He wants to outsource crime analysis, have local schools train recruits and make civilians do more administrative work. The police could share resources with other departments and consolidate precinct lockups into a centralized jail, while Orr will pursue “opportunities to combine fire and/or EMS services with other local municipalities.”
Over the next decade, Orr said he wants to spend $102.6 million on police vehicles, $19 million on fire vehicles, $2 million repairing engine houses and $18 million to build six police precincts.
Orr wants to spend $500 million over the next six years on housing demolitions, brush removal, recycling centers and other blight-fighting initiatives. He’s also exploring ordinance changes to speed the demolition process, while employing public-safety data to prioritize tear-downs.
The Detroit News has reported that Orr may change city laws to allow demolition crews to leave most basement walls and floors, shaving up to $2,500 of the $8,500 cost.
Orr’s plan is to strip the name “Detroit” from the city’s water department, transfer assets to a regional authority and refinance the utility’s debt are seen as moves that could save almost $1 billion.
By transferring the Metropolitan Area Water and Sewer Authority to a regional group, Orr said Detroit could collect revenue from communities that use the city’s water and sewer system and spend it on public safety or other services.
Orr wants to transfer operations to the newly created Public Lighting Authority and reduce the number of streetlights — 46,000 to 55,000 from 88,000. About half don’t work now. The plan includes decommissioning the idle Mistersky Power Plant.
Orr wants to transfer the Detroit Department of Transportation into the new Regional Transit Authority, raise fares, reduce overtime or outsource operations. He also proposes spending $20.8 million over four years on facility improvements.
The city will seek bids to outsource garbage collection. Two firms, Waste Management and Republic, are expected to bid.
Orr wants to outsource parking operations and then close the department. The deals would pay down $10 million in parking debt.
The Detroit bankruptcy trial continued after a lunch break with consultant Charles Moore of turnaround firm Conway MacKenzie testifying today about a decline in city services after decades of financial problems.
Moore is testifying for the city’s bankruptcy team, which has focused the early stage of the trial on proving the city is insolvent and had failed to provide essential city services, including police and fire protection.
Moore played a key role in helping Emergency Manager Kevyn Orr craft a turnaround plan given to creditors June 14. The proposal outlined the depths of the city’s financial crisis and alleged that the city’s pension funds had an estimated shortfall of approximately $3.5 billion.
The pension funds dispute the estimate, which Orr has repeatedly cited as a major factor that contributed to the city’s bankruptcy.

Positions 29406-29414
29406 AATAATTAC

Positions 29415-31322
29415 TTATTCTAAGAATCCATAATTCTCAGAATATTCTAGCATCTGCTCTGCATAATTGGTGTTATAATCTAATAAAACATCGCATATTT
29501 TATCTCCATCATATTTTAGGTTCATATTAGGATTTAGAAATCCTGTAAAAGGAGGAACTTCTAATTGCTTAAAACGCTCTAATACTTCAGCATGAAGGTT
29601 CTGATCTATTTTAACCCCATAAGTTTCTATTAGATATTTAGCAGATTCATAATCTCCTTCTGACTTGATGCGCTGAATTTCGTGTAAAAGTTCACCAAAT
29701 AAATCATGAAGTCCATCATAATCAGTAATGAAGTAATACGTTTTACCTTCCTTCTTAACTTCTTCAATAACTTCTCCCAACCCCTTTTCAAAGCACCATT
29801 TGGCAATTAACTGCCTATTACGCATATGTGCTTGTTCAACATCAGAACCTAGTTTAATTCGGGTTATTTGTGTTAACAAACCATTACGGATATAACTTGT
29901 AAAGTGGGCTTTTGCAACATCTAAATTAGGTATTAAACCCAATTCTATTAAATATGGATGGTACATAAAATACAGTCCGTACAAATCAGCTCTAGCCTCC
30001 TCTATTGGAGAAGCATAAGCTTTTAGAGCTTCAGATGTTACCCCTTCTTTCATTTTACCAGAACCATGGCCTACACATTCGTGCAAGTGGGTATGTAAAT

Numerous city departments were severely broken after waves of cost-cutting that ended in Detroit’s Chapter 9 bankruptcy filing, a turnaround guru testified today.
Consultant Charles Moore of turnaround firm Conway MacKenzie talked about his work trying to turnaround various departments, including police, fire, EMS, lighting and transportation.
He was being questioned by city lawyer Geoff Stewart, who is trying to illustrate how the city failed to provide basic services to residents before the bankruptcy filing July 18.
“We found a number of departments that were severely broken,” Moore testified. “As a result of cost cuts, many departments couldn’t provide the most basic functions and had an inability to get property tax bills out.”
Moore played a key role in Emergency Manager Kevyn Orr’s 10-year restructuring plan that was given to creditors in June.
The plan calls for reinvesting $1.25 billion in public safety, fighting blight and spinning off the Detroit Water and Sewerage Department.
The plan is contingent on the city becoming eligible for Chapter 9 bankruptcy relief.
The city just called Charles Moore, a senior managing director with the city’s restructuring firm, Birmingham-based Conway MacKenzie, to the witness stand.
He is expected to testify about the financial health of the city’s pension funds, a gap in funding and the role legacy liabilities played in the city’s bankruptcy filing.
From earlier in the blog:
He has spent months chronicling the alleged decades-long mismanagement of the city’s pension funds. He already has alleged pension trustees weakened the city’s retirement funds by using hundreds of millions of dollars on savings plans for active workers and doling out annual bonus checks.
City lawyers have said the practices depleted the pension funds of $1.9 billion in investment value over two decades and contributed to an estimated $3.5 billion in unfunded liability.
Union lawyers are fighting to prevent Moore from testifying about the estimated $3.5 billion figure. Moore is not an expert witness, the UAW and AFSCME argued today.
“This type of testimony involves extremely specialized knowledge,” AFSCME lawyer Jack Sherwood told the judge.